Imperialism and International Legal Theory Reaction Paper
In this paper the author is presenting a new approach in international legal theorizing due to the modern re-conceptualization of the relationship between imperialism and international law that contributed to the understanding of very traditional issues and enriched the usage of international law rules to create a broader spectrum. The author is highlighting the overlooked experiences of the mast majority of mankind of people, the peoples of the third world. His argument is that the international law universal theories needs to be re-polished with the experience of the colonized to banish all the legal ...view middle of the document...
States have societies differing from the European society and this required that Europeans and such habits cannot be protected by judiciaries in non-European civilization. An established sovereignty manages the problem of cultural diﬀerence. The terminology of “civilized” and “uncivilized” was a result of the division between Europe and uncivilized non-Europe that formulated principally through an elaboration of racial and cultural categories.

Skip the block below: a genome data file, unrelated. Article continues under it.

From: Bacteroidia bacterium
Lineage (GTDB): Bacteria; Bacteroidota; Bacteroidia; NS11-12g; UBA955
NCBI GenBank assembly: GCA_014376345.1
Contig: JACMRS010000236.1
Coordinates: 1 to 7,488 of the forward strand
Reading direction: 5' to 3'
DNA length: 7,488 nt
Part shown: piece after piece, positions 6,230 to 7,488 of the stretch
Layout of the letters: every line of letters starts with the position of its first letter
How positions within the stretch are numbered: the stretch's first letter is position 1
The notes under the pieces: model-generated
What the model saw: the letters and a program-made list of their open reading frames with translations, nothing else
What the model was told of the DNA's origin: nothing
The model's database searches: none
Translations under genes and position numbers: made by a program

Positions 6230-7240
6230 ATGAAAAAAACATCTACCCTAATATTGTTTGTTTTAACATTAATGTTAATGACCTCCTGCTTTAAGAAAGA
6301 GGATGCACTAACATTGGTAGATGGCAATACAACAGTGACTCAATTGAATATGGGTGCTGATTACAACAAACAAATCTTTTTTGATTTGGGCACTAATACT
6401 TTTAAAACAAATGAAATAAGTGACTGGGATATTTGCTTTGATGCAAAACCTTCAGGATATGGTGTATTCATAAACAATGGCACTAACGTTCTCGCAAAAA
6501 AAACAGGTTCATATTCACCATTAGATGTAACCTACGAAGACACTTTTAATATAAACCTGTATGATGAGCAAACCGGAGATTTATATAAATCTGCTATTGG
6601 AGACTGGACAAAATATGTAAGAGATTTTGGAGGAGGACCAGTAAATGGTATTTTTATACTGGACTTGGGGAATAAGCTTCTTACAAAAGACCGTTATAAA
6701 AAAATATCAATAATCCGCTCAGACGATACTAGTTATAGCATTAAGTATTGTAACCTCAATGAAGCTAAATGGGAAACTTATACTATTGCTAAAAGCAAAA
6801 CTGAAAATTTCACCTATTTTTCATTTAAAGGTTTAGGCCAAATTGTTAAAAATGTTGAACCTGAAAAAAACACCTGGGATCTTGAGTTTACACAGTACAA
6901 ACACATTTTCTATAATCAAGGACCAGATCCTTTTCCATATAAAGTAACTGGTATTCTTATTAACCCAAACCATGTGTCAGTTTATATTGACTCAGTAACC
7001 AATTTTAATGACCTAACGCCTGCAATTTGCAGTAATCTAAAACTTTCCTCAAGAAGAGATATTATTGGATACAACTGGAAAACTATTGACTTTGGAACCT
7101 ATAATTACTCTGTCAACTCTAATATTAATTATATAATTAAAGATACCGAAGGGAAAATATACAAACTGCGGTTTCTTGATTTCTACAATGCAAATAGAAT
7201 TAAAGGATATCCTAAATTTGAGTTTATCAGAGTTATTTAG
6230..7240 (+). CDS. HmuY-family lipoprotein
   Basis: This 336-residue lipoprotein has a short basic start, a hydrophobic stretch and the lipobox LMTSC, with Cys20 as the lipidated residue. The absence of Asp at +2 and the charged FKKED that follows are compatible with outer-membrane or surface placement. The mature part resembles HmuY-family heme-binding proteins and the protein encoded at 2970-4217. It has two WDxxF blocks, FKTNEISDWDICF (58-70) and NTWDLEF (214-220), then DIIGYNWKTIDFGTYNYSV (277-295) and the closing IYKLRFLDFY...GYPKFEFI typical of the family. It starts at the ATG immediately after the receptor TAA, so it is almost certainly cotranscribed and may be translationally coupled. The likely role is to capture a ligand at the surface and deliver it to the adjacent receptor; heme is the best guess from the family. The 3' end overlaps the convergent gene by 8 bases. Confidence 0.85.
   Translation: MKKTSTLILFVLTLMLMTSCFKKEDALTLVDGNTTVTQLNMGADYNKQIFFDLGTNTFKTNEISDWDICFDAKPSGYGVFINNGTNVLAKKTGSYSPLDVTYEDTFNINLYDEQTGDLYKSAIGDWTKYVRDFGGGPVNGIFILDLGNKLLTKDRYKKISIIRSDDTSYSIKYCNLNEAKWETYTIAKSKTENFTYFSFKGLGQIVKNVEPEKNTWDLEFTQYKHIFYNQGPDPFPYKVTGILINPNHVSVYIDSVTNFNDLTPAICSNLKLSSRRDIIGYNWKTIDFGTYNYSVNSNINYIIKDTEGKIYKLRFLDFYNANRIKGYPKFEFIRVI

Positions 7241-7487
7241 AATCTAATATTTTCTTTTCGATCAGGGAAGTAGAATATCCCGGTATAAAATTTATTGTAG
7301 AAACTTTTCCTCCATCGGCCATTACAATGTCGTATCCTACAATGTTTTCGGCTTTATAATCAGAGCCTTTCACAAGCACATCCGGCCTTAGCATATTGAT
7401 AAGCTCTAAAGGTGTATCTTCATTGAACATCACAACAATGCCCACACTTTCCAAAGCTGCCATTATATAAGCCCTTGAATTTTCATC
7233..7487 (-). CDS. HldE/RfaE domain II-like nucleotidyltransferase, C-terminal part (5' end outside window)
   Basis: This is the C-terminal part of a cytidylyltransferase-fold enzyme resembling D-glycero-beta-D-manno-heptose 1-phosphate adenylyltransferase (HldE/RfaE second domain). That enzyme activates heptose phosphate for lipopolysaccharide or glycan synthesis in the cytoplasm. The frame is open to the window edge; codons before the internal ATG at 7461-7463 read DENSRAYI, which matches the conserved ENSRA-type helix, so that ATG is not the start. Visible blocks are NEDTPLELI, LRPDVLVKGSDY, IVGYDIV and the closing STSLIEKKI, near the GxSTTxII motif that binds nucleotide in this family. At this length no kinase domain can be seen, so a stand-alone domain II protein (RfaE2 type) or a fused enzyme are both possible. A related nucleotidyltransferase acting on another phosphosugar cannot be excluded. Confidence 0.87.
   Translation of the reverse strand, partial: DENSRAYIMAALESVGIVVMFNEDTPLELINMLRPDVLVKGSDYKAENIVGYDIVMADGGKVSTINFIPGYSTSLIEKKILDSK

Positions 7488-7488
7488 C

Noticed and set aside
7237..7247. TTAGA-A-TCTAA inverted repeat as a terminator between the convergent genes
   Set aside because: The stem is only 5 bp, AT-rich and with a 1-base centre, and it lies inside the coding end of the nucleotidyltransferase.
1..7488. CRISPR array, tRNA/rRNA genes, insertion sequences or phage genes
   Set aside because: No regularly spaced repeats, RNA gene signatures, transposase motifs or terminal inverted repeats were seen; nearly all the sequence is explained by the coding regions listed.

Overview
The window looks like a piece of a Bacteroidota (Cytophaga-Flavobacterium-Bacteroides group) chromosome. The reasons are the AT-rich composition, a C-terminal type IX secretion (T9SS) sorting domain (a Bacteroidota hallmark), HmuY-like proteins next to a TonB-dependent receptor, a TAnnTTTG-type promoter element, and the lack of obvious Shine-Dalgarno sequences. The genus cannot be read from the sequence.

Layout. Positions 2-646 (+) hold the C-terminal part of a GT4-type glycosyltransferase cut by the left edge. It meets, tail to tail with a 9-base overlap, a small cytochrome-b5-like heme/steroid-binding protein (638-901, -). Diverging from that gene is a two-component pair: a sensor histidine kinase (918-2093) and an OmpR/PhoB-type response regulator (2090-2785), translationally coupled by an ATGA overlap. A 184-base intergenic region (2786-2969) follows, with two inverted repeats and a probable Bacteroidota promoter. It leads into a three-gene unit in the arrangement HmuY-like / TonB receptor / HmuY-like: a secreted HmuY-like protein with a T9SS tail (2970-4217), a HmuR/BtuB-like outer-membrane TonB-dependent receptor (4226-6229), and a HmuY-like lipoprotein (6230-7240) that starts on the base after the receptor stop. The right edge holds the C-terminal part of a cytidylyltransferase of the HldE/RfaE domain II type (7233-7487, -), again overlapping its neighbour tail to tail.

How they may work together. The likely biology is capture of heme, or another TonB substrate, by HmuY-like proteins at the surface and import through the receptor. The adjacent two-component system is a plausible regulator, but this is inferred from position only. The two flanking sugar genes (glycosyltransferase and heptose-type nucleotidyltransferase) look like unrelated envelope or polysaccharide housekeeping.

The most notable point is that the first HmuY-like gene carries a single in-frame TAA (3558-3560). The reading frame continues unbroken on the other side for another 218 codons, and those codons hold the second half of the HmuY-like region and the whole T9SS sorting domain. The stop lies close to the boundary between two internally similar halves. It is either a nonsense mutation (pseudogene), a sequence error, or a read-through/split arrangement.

The European claim that leaders of non European entities gave them power over those non- European territories by entering into treaties with them while they were characterized as completely lacking in legal status is interesting because the right of the natives to transfer their rights was upheld by international lawyers. One might object to state that natives have no right to give up their territorial rights in the presumed absence of a legal status. The motives are certainly in question!
Western interests continued to manifest it self in the development of international economic law as they sought to control the economy of the newly dependent states by causing a controversy to determine the basics a state can nationalize foreign structures that had acquired rights over their resources back in the colonial time period. Thus, a new doctrine emerged in international law that a state can not be bound without it consent.
Adopting the doctrine of self determination to colonial territories was the first step into the process of decolonizing which enabled Third World states to use international law and sovereignty doctrines to further their own interests and to articulate their own views of international law. Western states argued that they were not bound by the principles authored by the Third World because of the basic rule that a state could not be bound by international rules unless it agreed to be so bound. Even after the end of colonialism, third...